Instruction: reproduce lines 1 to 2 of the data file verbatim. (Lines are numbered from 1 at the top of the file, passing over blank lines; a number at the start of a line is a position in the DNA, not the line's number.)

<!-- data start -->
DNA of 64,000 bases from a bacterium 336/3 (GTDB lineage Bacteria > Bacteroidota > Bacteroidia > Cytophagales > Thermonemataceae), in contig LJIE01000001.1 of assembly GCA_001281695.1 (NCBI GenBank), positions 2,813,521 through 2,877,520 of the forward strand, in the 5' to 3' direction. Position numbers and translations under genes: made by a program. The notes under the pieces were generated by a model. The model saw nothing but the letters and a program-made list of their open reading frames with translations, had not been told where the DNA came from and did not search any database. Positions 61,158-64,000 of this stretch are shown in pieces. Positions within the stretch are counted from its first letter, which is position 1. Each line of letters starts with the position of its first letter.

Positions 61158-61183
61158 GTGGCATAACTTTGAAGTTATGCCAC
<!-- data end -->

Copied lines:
DNA of 64,000 bases from a bacterium 336/3 (GTDB lineage Bacteria > Bacteroidota > Bacteroidia > Cytophagales > Thermonemataceae), in contig LJIE01000001.1 of assembly GCA_001281695.1 (NCBI GenBank), positions 2,813,521 through 2,877,520 of the forward strand, in the 5' to 3' direction. Position numbers and translations under genes: made by a program. The notes under the pieces were generated by a model. The model saw nothing but the letters and a program-made list of their open reading frames with translations, had not been told where the DNA came from and did not search any database. Positions 61,158-64,000 of this stretch are shown in pieces. Positions within the stretch are counted from its first letter, which is position 1. Each line of letters starts with the position of its first letter.

Positions 61158-61183